When the Weakest Link in Your Supply Chain is Cybersecurity
Your organization may have sufficient security tools and protection in place, but do your suppliers, and your suppliers’ suppliers, and so on down the chain?
Nearly 60% of organizations have suffered data breaches resulting from third-party vendors and suppliers. In today’s complex environment of digital buyer-seller relationships, automated processes and the Internet of Things (IoT), the weakest links in an organization’s supply chain are becoming increasingly vulnerable to cyberattacks, threatening to bring down enterprise security on a massive scale.
Recently, a Zaventem-based manufacturer of aircraft parts named Asco was forced to totally shut down operations for two weeks following a ransomware attack on the company’s servers. With presences in the US, Canada, Germany, and Belgium, this was not only inconvenient for Asco and everyone Asco does business with, but dangerous. Although ransomware attacks are typically about extorting money, a company like Asco, which has connections in the defense sector, is a target for cyber espionage. In fact, 35% of all cyber espionage attacks target the manufacturing sector. But regardless of motivation, cybercriminals’ first job is to find your vulnerabilities—your weakest link— and then exploit these vulnerabilities to penetrate your digital enterprise.
Examples abound in nearly every sector of the manufacturing industry. Many manufacturers acquire parts from thousands of small operations, some with shockingly weak security systems in place. When something goes wrong, consumers have very little patience for lost or stolen data, which can result in company and CEO reputations being ruined, and plummeting stockholder value. So where is the weakest link in your supply chain?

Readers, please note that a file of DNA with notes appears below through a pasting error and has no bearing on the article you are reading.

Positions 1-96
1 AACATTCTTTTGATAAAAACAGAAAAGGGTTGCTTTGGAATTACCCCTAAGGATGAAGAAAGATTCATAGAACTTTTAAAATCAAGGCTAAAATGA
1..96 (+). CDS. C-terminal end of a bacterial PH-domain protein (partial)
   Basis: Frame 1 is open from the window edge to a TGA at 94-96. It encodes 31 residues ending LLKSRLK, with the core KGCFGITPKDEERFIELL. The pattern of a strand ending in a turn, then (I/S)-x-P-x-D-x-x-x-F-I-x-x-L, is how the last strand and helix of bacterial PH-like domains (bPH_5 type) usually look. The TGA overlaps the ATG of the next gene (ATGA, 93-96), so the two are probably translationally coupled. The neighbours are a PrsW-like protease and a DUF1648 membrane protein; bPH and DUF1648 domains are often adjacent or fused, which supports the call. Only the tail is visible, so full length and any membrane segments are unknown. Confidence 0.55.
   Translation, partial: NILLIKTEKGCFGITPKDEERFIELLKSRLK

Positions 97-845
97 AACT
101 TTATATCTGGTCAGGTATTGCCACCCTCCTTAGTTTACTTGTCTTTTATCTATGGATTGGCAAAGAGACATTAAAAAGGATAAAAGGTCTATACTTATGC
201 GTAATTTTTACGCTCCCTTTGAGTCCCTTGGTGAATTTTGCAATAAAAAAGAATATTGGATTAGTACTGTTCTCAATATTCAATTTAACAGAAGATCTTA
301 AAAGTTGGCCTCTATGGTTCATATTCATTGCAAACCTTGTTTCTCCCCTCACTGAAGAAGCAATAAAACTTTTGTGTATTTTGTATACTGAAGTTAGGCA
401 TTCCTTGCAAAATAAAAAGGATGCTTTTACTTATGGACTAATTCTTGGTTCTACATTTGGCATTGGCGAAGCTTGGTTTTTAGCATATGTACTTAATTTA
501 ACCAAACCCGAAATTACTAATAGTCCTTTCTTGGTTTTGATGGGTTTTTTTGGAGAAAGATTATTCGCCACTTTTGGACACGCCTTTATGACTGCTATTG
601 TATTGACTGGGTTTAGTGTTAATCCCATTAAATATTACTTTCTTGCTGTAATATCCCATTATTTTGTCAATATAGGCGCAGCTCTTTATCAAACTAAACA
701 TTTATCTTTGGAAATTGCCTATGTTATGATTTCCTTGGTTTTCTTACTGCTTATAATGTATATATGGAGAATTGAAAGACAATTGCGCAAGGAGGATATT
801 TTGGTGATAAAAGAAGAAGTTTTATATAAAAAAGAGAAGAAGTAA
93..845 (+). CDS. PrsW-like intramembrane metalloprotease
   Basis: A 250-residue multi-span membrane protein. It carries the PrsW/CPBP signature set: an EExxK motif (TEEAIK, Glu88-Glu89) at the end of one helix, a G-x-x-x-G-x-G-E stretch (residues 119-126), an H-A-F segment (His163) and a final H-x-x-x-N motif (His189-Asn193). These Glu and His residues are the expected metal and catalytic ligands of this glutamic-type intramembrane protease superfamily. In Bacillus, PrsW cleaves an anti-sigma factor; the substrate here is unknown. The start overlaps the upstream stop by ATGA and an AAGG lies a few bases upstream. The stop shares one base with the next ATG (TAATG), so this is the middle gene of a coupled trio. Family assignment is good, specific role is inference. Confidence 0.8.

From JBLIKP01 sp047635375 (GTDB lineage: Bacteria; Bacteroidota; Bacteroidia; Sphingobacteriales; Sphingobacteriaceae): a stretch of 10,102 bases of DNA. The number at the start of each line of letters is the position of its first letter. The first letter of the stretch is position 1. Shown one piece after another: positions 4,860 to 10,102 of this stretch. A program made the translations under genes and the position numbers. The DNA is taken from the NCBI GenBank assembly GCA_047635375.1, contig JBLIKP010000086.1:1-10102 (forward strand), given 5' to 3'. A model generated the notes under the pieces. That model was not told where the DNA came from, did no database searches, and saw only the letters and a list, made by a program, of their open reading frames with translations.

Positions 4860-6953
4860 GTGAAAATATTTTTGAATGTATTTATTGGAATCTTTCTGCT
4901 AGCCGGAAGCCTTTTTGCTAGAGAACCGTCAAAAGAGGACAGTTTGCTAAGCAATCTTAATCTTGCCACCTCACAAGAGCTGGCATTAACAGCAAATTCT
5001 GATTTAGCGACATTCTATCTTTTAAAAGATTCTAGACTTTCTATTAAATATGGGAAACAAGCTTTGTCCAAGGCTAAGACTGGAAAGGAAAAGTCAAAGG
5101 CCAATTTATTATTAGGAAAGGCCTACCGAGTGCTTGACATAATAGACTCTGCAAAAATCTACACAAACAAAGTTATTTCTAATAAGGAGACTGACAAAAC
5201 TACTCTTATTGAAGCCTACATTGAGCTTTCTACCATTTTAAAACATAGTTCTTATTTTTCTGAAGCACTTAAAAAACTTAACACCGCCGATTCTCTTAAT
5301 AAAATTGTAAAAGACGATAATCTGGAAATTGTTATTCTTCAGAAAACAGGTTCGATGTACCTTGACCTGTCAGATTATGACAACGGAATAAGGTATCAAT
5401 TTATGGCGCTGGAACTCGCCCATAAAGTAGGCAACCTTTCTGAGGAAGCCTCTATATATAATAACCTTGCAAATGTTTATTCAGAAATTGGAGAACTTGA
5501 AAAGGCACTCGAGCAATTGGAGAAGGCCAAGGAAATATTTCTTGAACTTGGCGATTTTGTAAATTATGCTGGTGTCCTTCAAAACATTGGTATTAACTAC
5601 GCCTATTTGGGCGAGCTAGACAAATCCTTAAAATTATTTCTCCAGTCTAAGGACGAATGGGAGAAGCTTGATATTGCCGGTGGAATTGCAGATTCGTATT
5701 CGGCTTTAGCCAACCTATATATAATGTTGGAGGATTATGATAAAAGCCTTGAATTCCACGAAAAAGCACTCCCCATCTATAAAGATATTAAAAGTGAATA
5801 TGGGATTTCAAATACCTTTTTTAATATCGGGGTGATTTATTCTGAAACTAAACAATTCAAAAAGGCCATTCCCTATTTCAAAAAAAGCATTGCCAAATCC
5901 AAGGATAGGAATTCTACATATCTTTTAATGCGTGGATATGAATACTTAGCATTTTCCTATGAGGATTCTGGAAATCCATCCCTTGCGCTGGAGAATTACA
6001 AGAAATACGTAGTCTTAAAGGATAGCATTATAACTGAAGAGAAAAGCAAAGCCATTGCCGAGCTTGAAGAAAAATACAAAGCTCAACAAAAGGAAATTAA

The more complex our networks become, the more important it is to have strong, cybersecure community foundations in place. Even if a CISO can't control the actions of vendors several degrees removed, they're still held accountable for the resulting security of the components they get from those vendors. This is why every CISO in the manufacturing industry should have a rock-solid supply chain management solution in place, and use cybersecurity technology to closely govern it from top to bottom.
Manufacturing is a massive industry spanning today's electrical and utility industry and medical devices to tomorrow's IOT and Manufacturing 4.0. Threats that impact one organization impact every company in the supply chain.
Celerium’s Cyber Defense Network helps managers learn about and address threats, view community response dashboards to see what others are doing, use and create automated bots to triage threats, initiate action, and help overburdened analysts focus on specialized areas from ICS management to the challenges of interconnected systems, Industry 4.0, and supply chain risk management.
Visit us at https://www.celerium.com/, or call us at 877-624-3771 to learn more about strengthening your defenses by joining a Cyber Defense Network.
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